Bicycling the Oregon Coast: Cape Lookout to South Beach – Part III

Day three contained the most miles and the most elevation gains. Cape Lookout SP to South Beach SP stretches 75 miles with over 4300 feet of elevation gain broken into three distinct climbs. We knew day three would be tough, so we mentally prepared and stashed our GUs in easy reach.

We started with three miles of steep climbing right from the campground. The grade was 5-10% which is HARD work on a bicycle. We used our lowest gears and celebrated that we had fresh legs and a quiet road for such a challenging climb. This section had old redwood forests on both sides of the road, but the right side only had 100 meters of forest before giving way to ocean views.

We reached the top, took a deep breath, and bombed down the other side of the hill. Best downhill practice would allow at least four seconds between riders so that we can clearly see the road ahead of us and have time to respond to obstacles. We didn’t do that. The shade keeps us cool, but it makes it very difficult to read road conditions. Aaron went first and swerved around the biggest pothole I’ve ever seen: four inches deep and four square feet. He tried to call it out to me, but I was on his tail and only able to avoid it with my front tire but not back tire. Dad was behind me and hit both front and back wheels as I yelled a warning. Thankfully none of us crashed, nor were our bikes damaged. We finished the downhill run then regrouped to inspect the bikes and shake out the leftover adrenaline. Aside from near death, that downhill section was really fun. It took us inland to a rural country road and the scenery changed from redwoods to horses.

Knowing we had some remote sections ahead, we stopped for an early lunch at Neskowin Trading Co and refilled our water bottles. We ate a lot of sandwiches on this trip, but that sandwich was memorably delicious. Aaron usually eats 25-35% of my meals, but I finished this one all by myself.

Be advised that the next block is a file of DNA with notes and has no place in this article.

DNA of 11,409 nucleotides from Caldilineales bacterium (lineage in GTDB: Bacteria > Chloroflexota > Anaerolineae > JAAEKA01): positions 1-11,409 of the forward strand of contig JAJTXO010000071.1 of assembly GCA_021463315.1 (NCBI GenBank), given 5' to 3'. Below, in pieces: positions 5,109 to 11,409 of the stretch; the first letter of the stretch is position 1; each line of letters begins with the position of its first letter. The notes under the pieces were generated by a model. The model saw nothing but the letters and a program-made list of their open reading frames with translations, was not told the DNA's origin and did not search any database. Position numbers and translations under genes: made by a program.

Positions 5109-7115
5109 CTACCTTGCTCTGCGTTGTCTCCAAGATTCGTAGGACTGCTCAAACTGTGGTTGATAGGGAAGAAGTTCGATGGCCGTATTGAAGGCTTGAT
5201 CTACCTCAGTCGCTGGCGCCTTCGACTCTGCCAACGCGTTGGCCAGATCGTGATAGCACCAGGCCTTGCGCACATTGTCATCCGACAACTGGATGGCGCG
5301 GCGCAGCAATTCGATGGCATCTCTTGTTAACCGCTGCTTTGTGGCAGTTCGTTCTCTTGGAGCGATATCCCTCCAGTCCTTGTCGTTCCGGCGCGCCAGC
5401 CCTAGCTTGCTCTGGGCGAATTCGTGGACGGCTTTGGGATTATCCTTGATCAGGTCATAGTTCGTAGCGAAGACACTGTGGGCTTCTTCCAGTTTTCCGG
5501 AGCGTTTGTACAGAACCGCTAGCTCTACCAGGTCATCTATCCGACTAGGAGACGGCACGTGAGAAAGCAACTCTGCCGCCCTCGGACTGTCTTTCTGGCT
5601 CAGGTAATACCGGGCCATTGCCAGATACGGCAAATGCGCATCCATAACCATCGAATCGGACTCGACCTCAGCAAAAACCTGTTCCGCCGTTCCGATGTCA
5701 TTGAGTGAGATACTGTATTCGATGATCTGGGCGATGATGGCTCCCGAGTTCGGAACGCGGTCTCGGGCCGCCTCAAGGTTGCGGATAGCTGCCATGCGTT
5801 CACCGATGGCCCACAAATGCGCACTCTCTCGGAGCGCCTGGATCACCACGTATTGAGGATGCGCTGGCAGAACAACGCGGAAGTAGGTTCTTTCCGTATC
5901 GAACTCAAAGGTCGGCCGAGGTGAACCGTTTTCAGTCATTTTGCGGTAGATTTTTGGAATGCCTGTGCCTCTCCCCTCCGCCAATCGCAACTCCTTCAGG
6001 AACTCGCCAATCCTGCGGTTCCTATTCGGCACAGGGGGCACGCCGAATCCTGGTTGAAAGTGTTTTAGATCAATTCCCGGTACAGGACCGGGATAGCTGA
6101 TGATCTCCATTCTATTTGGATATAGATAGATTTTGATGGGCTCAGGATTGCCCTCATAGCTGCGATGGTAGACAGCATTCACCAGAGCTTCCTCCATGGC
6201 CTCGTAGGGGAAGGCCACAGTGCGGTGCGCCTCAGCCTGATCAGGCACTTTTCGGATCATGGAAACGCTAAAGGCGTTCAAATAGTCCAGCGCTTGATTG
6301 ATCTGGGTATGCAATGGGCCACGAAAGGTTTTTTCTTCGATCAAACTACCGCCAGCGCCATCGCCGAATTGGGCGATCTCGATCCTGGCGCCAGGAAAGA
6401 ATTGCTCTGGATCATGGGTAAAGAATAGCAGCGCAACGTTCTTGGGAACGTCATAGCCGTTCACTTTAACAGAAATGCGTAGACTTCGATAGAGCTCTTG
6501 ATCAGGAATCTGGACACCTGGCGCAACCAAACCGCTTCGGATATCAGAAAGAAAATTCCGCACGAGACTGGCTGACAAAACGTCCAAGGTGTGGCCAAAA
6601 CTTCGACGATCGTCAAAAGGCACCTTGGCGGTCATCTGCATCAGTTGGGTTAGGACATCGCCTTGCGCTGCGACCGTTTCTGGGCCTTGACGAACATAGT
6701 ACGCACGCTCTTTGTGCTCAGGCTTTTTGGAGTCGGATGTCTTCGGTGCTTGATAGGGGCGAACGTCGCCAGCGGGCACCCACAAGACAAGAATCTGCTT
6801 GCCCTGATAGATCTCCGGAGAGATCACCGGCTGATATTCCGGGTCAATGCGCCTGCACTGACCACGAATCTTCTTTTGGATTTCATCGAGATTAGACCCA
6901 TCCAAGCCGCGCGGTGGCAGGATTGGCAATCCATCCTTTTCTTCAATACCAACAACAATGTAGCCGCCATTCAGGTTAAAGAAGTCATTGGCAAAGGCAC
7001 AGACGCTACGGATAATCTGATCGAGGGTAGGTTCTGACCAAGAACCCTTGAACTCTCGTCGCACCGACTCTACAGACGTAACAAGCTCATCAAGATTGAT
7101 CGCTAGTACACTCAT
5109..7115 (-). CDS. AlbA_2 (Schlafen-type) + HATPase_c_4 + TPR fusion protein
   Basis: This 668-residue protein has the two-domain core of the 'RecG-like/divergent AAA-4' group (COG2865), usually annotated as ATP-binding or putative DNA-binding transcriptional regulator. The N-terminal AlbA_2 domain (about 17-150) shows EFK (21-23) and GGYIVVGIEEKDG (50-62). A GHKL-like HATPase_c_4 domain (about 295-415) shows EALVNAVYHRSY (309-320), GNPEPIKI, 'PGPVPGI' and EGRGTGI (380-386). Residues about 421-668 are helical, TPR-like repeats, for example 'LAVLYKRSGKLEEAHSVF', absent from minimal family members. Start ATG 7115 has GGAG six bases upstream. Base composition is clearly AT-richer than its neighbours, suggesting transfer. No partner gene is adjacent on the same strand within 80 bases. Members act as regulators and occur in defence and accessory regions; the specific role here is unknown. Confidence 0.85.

Our next section took us off 101 again to a quiet, country/canyon road where we saw one car in fifteen miles. This road also had our second climb of the day, but after the first one we barely noticed it. This grade was 3-6% over three miles. When it turned to downhill we figured that we must have just completed climb number 2. With our lessons learned from that morning, we spaced out for the descent. Biking downhill is the best.

The remainder of Day 3 was coastal with stops for blackberry patches, bridges, and watching a skiff beach itself at full speed. If I am making a funny face in any of the pictures below, it is because I am eating in every single one of them. If I wasn’t biking, I was eating.

The final climb of the day was at mile 60. Once again we were on a side route from 101 and this time we had dramatic coastal views a few feet from our feet. This hill was only a mile of 6% grade, so I guess we had over-prepared mentally. We had fifteen miles of rolling hills to go, and some spectacular scenery to enjoy.

Our final sight-seeing detour of the day took us to Yaquina Head lighthouse. The road was closed to cars, but we could maneuver around the barriers, so I think bicycles were allowed.

The town of Newport is just north of our South Beach SP, so we stopped at The Taphouse at NYE Creek for fish and chips. We locked our bikes out front and asked the hostess to keep an eye on them for us since all our gear was still attached. My legs wobbled as I got up from the table and we donned our neon jackets for the final few miles of riding. We had one more bridge to cross, and this one had a sidewalk with instructions to push our bikes across. We were tired so we complied.

I loved every day of this trip, but Day 3 was my favorite.